At Ashtabula River, there are four PCB compositional patterns that appear to originate from two different areas. Most of the sediments in the dredge area contain an Aroclor 1248 pattern, some of which show varying amounts of a second dechlorination pattern. These two patterns probably represent the same source of PCBs and are reported to be from Fields Brook. A third deeper sediment pattern also believed to be from Fields Brook is seen in most cores (in sediments deposited prior to the last dredge event in the early 1960s) with a unique pattern enriched in highly chlorinated PCB congeners (e.g., PCB209). A fourth very recent pattern contributing Aroclor 1260 is observed in surface sediments and has been traced back to a drainage creek discharging from the west side of the Ashtabula River opposite from Fields Brook. When PCB mass is considered in addition to just PCB proportions, the Ashtabula dredge area shows greater than 99% of the PCB mass with compositional patterns that can be traced back to sources in Fields Brook.
The similarity in the three source patterns from HPS makes the apportionment less certain at that site compared to the four source patterns at Ashtabula, which show more unique characteristics that allow more precise apportionment.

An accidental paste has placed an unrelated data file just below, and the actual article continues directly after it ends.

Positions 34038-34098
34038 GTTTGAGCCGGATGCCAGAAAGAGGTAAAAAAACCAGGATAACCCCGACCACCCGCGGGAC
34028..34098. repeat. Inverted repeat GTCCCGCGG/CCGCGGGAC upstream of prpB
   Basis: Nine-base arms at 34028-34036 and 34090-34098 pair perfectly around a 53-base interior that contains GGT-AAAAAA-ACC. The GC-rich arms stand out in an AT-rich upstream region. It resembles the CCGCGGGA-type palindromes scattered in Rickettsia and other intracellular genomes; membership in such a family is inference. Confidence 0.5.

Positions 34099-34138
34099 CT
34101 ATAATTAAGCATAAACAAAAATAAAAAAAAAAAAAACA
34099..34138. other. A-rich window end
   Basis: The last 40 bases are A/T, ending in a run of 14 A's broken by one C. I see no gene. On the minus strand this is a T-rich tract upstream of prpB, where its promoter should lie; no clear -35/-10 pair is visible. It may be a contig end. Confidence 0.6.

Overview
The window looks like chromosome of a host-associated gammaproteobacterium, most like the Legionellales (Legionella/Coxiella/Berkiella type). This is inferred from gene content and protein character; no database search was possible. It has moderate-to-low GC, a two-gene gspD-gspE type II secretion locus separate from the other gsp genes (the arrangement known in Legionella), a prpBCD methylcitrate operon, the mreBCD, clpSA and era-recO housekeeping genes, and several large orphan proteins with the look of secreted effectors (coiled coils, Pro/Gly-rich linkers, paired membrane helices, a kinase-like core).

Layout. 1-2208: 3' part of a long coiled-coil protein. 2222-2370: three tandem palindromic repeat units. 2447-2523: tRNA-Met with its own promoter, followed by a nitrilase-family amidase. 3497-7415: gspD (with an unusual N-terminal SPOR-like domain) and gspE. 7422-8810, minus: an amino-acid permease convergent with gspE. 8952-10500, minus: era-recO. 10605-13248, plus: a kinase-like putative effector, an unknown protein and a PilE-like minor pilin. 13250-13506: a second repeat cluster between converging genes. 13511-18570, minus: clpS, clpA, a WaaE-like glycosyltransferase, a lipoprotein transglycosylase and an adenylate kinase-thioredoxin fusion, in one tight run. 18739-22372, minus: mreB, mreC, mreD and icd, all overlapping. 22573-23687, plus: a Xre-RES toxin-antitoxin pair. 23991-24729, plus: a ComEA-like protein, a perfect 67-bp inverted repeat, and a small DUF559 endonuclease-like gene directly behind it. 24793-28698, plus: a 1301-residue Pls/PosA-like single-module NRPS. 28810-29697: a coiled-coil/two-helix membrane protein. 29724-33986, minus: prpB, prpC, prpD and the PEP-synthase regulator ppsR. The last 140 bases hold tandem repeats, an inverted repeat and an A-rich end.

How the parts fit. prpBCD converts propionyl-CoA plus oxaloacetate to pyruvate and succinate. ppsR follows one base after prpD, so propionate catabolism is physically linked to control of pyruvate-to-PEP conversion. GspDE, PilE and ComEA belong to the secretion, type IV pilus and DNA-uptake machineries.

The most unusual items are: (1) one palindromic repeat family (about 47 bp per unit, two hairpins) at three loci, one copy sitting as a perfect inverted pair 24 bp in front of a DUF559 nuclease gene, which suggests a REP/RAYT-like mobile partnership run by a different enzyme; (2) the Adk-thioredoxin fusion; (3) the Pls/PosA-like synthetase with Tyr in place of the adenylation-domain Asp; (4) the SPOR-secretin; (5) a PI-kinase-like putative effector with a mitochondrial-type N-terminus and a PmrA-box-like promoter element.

The most important aspects to conducting a successful forensics study are to have high quality PCB data and experienced analysts interpreting the results. It is also important to have a technically defensible approach so that the Department of Defense’s fingerprinting case is fairly represented. It does not appear to matter which particular investigation technique (specific receptor model) is used, and in fact a weight of evidence approach that looks at a number of independent lines of evidence is probably best. Also important is to present the information in a number of ways to ensure it is communicated to an audience with varying levels of forensic expertise (such as receptor model details presented to forensic experts and spatial displays such as contour maps of PCB concentrations or source proportions presented to the general public). All of these techniques are commercially available from multiple sources. The analytical techniques are available from contractors that can provide high quality data. The number of individual PCB congeners that can be expected to be above detection limits will be related to the total concentration of the samples, and samples with total PCB concentrations below about 100 ppb will typically not have enough congeners above detection limits to be useful for forensic study. The data analysis and interpretation techniques are also widely available from multiple contractors. These contractors should also have experience with many types of visual displays that can be used to present the data in the most comprehensible fashion. Additional guidance on conducting a fingerprinting study can be found in a companion user’s guide on the Navy’s SPAWAR web site.